The murmur of the snarkmatrix…

August § The Common Test / 2016-02-16 21:04:46
Robin § Unforgotten / 2016-01-08 21:19:16
MsFitNZ § Towards A Theory of Secondary Literacy / 2015-11-03 21:23:21
Jon Schultz § Bless the toolmakers / 2015-05-04 18:39:56
Jon Schultz § Bless the toolmakers / 2015-05-04 16:32:50
Matt § A leaky rocketship / 2014-11-05 01:49:12
Greg Linch § A leaky rocketship / 2014-11-04 18:05:52
Robin § A leaky rocketship / 2014-11-04 05:11:02
P. Renaud § A leaky rocketship / 2014-11-04 04:13:09
Jay H § Matching cuts / 2014-10-02 02:41:13

Bookdrop tagging

This little mockup almost speaks for itself:


Almost… but not quite. The story it represents is really remarkable. Nina Simon explains:

Haarlem Oost is a branch library in the Netherlands that wanted to encourage visitors to add tags […] to the books they read. […] To do this, the library didn’t create a complicated computer system or send people online. Instead, they installed more book drops and return shelves, labeled with different descriptors like “boring,” “great for kids,” “funny,” etc.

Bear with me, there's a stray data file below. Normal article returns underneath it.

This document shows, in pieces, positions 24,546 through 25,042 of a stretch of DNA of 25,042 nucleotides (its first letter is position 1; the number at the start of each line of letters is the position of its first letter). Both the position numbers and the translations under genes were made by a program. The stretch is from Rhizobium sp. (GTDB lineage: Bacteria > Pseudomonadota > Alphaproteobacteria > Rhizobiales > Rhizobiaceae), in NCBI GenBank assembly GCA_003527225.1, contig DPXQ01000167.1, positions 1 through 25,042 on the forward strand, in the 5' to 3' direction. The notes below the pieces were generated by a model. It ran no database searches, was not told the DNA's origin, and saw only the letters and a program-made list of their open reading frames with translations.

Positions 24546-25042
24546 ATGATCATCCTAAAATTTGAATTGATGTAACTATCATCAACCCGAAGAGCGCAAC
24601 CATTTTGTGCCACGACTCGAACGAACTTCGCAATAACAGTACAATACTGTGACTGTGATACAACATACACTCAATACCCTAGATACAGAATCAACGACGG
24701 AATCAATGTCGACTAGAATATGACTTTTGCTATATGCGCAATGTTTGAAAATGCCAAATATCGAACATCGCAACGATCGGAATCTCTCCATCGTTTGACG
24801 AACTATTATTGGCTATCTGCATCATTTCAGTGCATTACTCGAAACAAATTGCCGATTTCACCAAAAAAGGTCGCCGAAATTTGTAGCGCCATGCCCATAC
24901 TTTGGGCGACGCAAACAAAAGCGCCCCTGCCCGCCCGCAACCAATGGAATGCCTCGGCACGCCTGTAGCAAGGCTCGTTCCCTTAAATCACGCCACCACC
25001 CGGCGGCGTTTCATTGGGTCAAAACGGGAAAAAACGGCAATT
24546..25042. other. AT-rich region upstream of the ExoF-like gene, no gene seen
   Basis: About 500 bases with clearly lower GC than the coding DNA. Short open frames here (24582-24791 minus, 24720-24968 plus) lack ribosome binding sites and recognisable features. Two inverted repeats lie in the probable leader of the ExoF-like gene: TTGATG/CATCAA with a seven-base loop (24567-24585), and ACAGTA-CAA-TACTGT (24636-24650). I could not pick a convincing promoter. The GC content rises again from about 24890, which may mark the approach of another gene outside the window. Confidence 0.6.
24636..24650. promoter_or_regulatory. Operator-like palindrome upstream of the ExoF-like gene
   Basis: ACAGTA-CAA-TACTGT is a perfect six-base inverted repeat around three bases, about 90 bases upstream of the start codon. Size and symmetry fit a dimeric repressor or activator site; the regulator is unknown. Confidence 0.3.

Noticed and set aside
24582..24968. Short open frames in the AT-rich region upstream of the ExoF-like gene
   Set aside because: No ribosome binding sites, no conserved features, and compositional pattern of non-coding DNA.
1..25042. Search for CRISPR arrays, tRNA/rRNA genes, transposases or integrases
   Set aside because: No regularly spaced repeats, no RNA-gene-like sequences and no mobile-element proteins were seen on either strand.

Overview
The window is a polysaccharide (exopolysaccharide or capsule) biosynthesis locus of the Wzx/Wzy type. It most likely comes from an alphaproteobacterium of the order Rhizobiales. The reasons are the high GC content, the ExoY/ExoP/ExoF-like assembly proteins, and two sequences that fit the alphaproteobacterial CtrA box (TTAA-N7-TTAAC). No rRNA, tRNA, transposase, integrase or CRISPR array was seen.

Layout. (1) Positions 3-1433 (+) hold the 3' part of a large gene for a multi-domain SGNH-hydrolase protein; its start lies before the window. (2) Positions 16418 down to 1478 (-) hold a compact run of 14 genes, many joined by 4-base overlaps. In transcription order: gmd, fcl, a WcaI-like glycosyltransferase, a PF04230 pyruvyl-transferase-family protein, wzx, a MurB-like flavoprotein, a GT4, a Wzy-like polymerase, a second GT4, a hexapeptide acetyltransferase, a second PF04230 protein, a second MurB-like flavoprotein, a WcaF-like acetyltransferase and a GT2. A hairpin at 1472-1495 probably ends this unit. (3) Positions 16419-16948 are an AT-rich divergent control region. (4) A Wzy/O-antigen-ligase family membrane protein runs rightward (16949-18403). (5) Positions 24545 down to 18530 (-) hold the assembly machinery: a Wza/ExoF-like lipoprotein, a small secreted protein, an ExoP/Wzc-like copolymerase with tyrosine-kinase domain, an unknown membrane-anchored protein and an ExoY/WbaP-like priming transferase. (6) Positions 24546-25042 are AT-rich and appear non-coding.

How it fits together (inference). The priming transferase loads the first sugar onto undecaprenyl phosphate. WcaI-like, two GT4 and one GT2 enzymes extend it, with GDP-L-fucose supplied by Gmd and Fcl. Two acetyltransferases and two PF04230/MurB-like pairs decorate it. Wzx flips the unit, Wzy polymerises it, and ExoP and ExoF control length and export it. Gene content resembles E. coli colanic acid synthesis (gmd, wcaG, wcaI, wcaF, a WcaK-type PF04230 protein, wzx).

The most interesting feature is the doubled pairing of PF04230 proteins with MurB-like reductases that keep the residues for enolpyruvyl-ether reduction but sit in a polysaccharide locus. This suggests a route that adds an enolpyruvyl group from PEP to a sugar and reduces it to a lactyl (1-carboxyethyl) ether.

Is that great or what? Physical tagging! It feels like the informational equivalent of turning a dance floor into a piezoelectric power generator. But alas—the library has now abandoned the system. Why?

[…] people were using the system so seriously that it took them a lot of time per book to decide where to place it. That caused some logistic problems in the (small) building, especially as they have some peak times.

It’s clear to me that this is a totally beautiful, clever mechanism—it makes me want to use the too-snooty term of art “intervention”—that just needed a little extra engineering. There’s a great comment thread over at Nina’s blog that dives in even deeper.

One comment

So, this made me realize that we’ve been doing this for years with garbage and recycling. Some cities have revamped their tagging system several times (Toronto had blue bins and garbage, then blue bins, black bins and garbage, then blue, black, green and garbage and now blue, green and garbage).

There’s a mixture of crowd sourcing and then expert curation (the experts are poorly paid workers at facilities sorting through our coarsely sorted garbage).

The snarkmatrix awaits you

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